Book Review: Life Is Short: Laundry Is Eternal by Scott Benner

The blogosphere is ripe with women who started blogs and soon were awarded book contracts.  Some that come to mind are Amy from Mom Advice who released her book, The Simple Life for Less, last year and Crystal from Money Saving Mom who wrote The Money Saving Mom's Budget.

What we tend to hear less of is men who blog and get a book deal.  However, Scott Benner is breaking that barrier with his new book, Life Is Short: Laundry Is Eternal.

About Scott Benner

Scott Benner is a stay at home dad to two children, one of whom has Type 1 diabetes.  He blogs at Arden's Day about his daughter's journey with Type 1 diabetes and recently released his book.

To be clear, unlike many other book reviews on this blog, this book only deals with working from home in the periphery.  Benner is a work at home dad who blogs, and now he is also doing national television interviews about his book.  However, the book primarily is about being a stay at home dad.

Why Read
Life Is Short: Laundry Is Eternal ?

This book has two primary focuses.  First, Benner argues that family is most important, and everything else is secondary.  Second, he offers women interesting insight into what their husbands are thinking.

When I quit my full-time job to become a work-at-home mom, my primary reason was because I wanted to stay home and take care of my kids and not miss out on their everyday life as I thought I would if I was working outside the home.  However, as my work responsibilities grew, I increasingly felt torn and slowly fell into the pattern of putting work first.  My guess is that this happens to many women who work from home.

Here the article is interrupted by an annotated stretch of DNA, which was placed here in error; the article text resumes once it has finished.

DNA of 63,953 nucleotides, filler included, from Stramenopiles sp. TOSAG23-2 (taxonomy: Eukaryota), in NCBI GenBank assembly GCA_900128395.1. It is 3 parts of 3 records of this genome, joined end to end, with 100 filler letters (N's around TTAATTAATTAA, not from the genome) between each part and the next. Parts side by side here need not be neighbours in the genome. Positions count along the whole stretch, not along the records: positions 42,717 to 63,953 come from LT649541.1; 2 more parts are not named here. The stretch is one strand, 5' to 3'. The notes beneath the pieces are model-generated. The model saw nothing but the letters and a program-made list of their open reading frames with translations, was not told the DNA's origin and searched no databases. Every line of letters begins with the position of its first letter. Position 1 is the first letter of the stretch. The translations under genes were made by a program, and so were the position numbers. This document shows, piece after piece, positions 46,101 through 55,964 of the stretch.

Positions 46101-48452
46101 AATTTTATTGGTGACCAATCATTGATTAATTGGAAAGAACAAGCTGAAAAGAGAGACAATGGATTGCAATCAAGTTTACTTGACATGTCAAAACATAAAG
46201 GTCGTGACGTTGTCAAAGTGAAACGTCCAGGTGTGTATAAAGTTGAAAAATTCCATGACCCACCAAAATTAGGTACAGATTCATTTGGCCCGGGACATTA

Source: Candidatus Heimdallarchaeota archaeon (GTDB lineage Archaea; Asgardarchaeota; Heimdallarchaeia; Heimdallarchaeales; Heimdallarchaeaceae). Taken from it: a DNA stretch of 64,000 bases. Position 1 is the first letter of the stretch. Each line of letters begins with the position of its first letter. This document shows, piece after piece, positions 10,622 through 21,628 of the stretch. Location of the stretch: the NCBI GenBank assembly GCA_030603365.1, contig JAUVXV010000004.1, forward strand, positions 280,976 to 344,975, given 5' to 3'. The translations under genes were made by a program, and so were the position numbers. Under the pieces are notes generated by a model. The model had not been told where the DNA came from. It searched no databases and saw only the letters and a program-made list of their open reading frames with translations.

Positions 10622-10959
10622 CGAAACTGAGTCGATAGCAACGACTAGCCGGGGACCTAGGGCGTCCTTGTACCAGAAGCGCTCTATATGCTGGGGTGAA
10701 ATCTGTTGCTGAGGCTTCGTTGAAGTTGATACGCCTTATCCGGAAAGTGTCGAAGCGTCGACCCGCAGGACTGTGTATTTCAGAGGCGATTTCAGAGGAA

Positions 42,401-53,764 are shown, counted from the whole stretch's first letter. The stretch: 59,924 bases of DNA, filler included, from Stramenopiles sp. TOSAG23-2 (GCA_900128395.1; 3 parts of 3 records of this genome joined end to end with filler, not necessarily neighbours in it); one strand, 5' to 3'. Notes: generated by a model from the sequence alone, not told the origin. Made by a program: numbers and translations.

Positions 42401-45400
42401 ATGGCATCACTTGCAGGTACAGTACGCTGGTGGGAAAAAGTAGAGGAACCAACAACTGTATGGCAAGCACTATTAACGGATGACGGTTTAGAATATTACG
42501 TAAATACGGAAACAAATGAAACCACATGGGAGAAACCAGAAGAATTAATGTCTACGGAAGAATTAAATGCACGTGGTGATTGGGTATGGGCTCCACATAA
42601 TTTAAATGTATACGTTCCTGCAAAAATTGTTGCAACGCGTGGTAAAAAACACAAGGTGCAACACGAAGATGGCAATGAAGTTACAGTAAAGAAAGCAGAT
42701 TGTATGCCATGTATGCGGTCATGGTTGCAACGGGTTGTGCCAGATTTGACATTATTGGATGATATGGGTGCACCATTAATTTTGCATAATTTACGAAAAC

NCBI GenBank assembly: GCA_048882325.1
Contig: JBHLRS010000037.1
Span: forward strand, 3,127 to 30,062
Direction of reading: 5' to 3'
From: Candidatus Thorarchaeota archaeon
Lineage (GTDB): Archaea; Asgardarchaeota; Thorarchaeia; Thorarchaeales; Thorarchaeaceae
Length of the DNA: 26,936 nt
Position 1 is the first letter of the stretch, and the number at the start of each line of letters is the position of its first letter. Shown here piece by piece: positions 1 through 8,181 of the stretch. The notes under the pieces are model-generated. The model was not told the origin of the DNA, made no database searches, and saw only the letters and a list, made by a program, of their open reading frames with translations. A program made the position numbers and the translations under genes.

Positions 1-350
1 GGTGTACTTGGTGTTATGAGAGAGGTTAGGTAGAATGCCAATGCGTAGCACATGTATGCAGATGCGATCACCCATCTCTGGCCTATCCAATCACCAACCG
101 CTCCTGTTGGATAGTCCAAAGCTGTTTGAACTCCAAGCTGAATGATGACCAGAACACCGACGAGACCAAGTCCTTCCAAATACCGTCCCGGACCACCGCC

Benner's book is an excellent reminder why most of us wanted to become work-at-home moms in the first place.  Family should be the primary focus.  Benner has excellent insight into this, especially after his daughter was born and had several near fatal incidents thanks to her Type 1 diabetes. 

We always know in the back of our minds that there are no guarantees that all of our family members might be here tomorrow, but Benner is living that on a daily basis.  From this view, he can, and does, remind us why we wanted to stay home in the first place.  He brings priorities clearly into focus.

On a much more humorous note, Benner, as a stay at home dad, is in a unique position.  He's a man, so he knows how husbands feel, but he spends part of his day around stay-at-home moms, so he understands how they feel, and he provides a listening ear. 

Thanks to this dual position, he offers women excellent advice about their men.  Most of this advice is humorous and yet dead on.

Should You Read This Book?

This book likely won't help you become a better businesswoman, but it may very well help you become a better mother, or at the very least, appreciate your family more.

If you want a reminder why you became a WAHM in the first place, you'll enjoy and appreciate this book.  Get it from Amazon in both paperback and digital versions!

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